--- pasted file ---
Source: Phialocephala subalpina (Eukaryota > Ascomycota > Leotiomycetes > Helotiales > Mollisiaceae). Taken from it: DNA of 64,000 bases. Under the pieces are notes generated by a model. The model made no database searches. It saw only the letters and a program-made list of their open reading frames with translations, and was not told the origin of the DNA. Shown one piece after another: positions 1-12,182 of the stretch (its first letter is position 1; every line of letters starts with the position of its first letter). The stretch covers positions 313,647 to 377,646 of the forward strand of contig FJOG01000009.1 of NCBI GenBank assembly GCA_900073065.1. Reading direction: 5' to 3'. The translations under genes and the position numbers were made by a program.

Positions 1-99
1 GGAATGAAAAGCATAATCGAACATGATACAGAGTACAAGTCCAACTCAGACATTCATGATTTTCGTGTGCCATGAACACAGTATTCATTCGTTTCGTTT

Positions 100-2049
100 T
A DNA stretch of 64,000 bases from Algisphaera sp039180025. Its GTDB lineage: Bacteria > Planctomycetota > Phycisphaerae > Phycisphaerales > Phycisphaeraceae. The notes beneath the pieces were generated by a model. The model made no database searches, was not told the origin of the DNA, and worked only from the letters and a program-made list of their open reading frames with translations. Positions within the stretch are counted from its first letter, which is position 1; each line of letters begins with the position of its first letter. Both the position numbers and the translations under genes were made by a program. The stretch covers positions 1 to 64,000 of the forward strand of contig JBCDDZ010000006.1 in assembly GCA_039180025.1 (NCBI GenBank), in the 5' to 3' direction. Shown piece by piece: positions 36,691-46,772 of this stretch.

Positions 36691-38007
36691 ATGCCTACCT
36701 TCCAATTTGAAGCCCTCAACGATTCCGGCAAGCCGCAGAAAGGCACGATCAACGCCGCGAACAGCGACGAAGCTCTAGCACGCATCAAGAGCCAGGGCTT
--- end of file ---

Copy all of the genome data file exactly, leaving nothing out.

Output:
Source: Phialocephala subalpina (Eukaryota > Ascomycota > Leotiomycetes > Helotiales > Mollisiaceae). Taken from it: DNA of 64,000 bases. Under the pieces are notes generated by a model. The model made no database searches. It saw only the letters and a program-made list of their open reading frames with translations, and was not told the origin of the DNA. Shown one piece after another: positions 1-12,182 of the stretch (its first letter is position 1; every line of letters starts with the position of its first letter). The stretch covers positions 313,647 to 377,646 of the forward strand of contig FJOG01000009.1 of NCBI GenBank assembly GCA_900073065.1. Reading direction: 5' to 3'. The translations under genes and the position numbers were made by a program.

Positions 1-99
1 GGAATGAAAAGCATAATCGAACATGATACAGAGTACAAGTCCAACTCAGACATTCATGATTTTCGTGTGCCATGAACACAGTATTCATTCGTTTCGTTT

Positions 100-2049
100 T
A DNA stretch of 64,000 bases from Algisphaera sp039180025. Its GTDB lineage: Bacteria > Planctomycetota > Phycisphaerae > Phycisphaerales > Phycisphaeraceae. The notes beneath the pieces were generated by a model. The model made no database searches, was not told the origin of the DNA, and worked only from the letters and a program-made list of their open reading frames with translations. Positions within the stretch are counted from its first letter, which is position 1; each line of letters begins with the position of its first letter. Both the position numbers and the translations under genes were made by a program. The stretch covers positions 1 to 64,000 of the forward strand of contig JBCDDZ010000006.1 in assembly GCA_039180025.1 (NCBI GenBank), in the 5' to 3' direction. Shown piece by piece: positions 36,691-46,772 of this stretch.

Positions 36691-38007
36691 ATGCCTACCT
36701 TCCAATTTGAAGCCCTCAACGATTCCGGCAAGCCGCAGAAAGGCACGATCAACGCCGCGAACAGCGACGAAGCTCTAGCACGCATCAAGAGCCAGGGCTT